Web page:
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Four Essential Variables of Inclusive Schools

In my work promoting inclusive education for students with extensive and complex support needs, I’m often asked, “Why is inclusive education so important?”  While I view inclusive education as a basic human right—a right that is founded on a presumption of competence and the inherent value of all learners—the importance of inclusive education is grounded in research.  Compelling descriptive and comparative studies spanning 40 years demonstrate consistent benefits of inclusive education across important school and life domains (check out the studies cited in swiftschools.org for an overview!). Importantly, no studies show benefits of educating students with significant disabilities in segregated settings.  

Despite the positive effects of inclusion, students with extensive and complex support needs are all too often relegated to self-contained, segregated classrooms with little to no access to the general curriculum (Kurth, Mornginstar, & Kozleski, 2014). Why does segregation persist, then, in light of the compelling benefits of inclusive education?  The answer to this question is elusive, but seems to reflect a general sentiment that a continuum of placements is necessary and appropriate, and that, in fact, some degree of restrictiveness is appropriate for students with disabilities (Turnbull, 1981).   For example, during interviews with pre-service and mentor teachers and university faculty, educators routinely defined inclusion using the terms “as much as possible” and “when appropriate” (Kurth & Foley, 2014). 

Yet many schools, including those working with SWIFT, are including students successfully. So what do effective inclusive schools do?  Two years ago, a group of us visited six SWIFT knowledge development study (KDS) schools and asked staff to allow us to observe a student with significant disabilities who was successfully included.  Across every one of these schools, a number of key variables were present:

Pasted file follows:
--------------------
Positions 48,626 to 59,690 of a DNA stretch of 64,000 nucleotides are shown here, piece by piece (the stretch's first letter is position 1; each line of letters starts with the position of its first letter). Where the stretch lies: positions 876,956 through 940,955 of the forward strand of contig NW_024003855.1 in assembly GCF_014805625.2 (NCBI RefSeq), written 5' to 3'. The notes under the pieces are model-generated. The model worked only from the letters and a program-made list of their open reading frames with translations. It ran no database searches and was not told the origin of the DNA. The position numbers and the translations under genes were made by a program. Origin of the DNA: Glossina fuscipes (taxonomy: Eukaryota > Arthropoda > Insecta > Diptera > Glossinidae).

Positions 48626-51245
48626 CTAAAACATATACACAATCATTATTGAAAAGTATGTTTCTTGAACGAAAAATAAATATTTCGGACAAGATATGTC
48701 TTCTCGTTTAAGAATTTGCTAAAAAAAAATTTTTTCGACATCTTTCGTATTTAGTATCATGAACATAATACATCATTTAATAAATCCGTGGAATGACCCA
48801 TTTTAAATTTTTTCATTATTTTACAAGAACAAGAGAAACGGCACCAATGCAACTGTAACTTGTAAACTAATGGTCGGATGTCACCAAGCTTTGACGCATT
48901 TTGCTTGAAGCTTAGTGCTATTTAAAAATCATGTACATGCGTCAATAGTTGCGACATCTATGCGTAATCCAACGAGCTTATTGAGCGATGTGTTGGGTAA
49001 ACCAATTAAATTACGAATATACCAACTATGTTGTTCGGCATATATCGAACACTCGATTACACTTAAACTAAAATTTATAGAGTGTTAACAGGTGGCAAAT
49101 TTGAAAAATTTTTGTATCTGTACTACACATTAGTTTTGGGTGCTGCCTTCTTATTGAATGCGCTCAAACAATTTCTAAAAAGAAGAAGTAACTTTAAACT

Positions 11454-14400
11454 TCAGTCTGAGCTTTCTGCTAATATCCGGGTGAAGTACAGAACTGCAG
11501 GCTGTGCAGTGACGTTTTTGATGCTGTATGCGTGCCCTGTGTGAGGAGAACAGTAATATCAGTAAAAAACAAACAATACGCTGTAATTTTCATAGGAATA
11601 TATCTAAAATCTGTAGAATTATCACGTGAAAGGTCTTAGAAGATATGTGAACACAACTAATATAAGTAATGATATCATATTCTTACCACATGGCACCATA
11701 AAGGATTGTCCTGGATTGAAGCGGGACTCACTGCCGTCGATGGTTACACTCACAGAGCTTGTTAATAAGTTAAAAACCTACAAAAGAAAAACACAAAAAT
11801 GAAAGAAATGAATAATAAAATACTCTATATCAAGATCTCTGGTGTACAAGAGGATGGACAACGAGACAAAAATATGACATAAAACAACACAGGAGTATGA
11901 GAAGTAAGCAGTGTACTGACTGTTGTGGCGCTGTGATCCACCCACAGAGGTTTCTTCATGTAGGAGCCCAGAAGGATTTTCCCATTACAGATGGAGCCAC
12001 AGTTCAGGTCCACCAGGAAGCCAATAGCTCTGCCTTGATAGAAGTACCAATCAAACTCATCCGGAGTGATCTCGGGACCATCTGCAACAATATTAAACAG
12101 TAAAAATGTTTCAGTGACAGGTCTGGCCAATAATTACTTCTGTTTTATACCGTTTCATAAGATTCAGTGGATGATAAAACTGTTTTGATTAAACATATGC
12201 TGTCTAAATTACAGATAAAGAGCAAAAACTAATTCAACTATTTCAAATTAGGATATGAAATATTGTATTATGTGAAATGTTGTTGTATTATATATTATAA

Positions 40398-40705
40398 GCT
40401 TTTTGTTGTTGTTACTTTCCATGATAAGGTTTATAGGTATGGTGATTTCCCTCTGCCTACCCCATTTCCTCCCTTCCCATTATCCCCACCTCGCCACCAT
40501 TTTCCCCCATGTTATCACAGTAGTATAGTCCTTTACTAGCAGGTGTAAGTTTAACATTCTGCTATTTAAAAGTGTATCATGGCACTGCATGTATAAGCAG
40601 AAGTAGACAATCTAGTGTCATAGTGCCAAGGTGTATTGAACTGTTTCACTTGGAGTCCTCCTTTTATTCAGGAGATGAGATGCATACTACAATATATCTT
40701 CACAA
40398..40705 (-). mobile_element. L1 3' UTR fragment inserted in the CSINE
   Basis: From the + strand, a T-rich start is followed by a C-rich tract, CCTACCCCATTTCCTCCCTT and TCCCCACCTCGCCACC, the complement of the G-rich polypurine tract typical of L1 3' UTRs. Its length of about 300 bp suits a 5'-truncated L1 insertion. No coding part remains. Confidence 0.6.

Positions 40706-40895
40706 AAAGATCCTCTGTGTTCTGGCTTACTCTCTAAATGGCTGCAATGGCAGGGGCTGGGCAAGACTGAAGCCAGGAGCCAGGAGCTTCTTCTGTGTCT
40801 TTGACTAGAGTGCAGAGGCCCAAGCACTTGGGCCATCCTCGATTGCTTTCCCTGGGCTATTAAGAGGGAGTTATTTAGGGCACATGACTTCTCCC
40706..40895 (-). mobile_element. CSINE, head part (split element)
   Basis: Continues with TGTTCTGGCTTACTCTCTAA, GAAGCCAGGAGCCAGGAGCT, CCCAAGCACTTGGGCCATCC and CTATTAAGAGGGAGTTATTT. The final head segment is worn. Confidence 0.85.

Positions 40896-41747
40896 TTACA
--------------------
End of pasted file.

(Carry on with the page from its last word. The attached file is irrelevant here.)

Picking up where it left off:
1) While students were primarily part of large-group instruction, they still received individual supports and instruction from teachers, paraprofessionals, and peers.

2) Personnel used non-traditional teaching arrangements to support student engagement, including frequent use of co-teaching. In fact, in most observations, the special and general education teachers were present instructing all students. 

3) Students were engaged using a variety of supports, ranging from classroom fidgets to peer buddies to communication supports. For example, a young boy was observed choosing fidgets from a box to bring to carpet time so he would be more successful sitting and listening.  

4) We regularly observed students using modified curriculum and materials to support their learning of grade-level content, including iPads and other technology for students to communicate, write, and read adapted books. 

The classrooms themselves were supportive, with materials and visual aids readily available, along with personnel able to assist all students. Students enjoyed interactions with people across the school campus, including peers in reciprocal social activities, peer tutors, special and general education teachers, and school staff including office staff and paraprofessionals. In short, these schools pooled their resources and talents to make the school better – together!

We learned valuable lessons in the SWIFT KDS about how a diverse group of K-8 schools facilitated inclusion for students with significant disabilities.  But the question remains – how can we radically rethink and reimagine our schools to support all schools in this endeavor?  In my next blog post, I’ll share a few ideas, and hope that it sparks some ideas for you to implement and build upon.

- Jennifer Kurth 

Jennifer is an Assistant Professor in the Special Education Department at the University of Kansas. Her research focuses on inclusive education for learners with low-incidence disabilities who have extensive and complex support needs.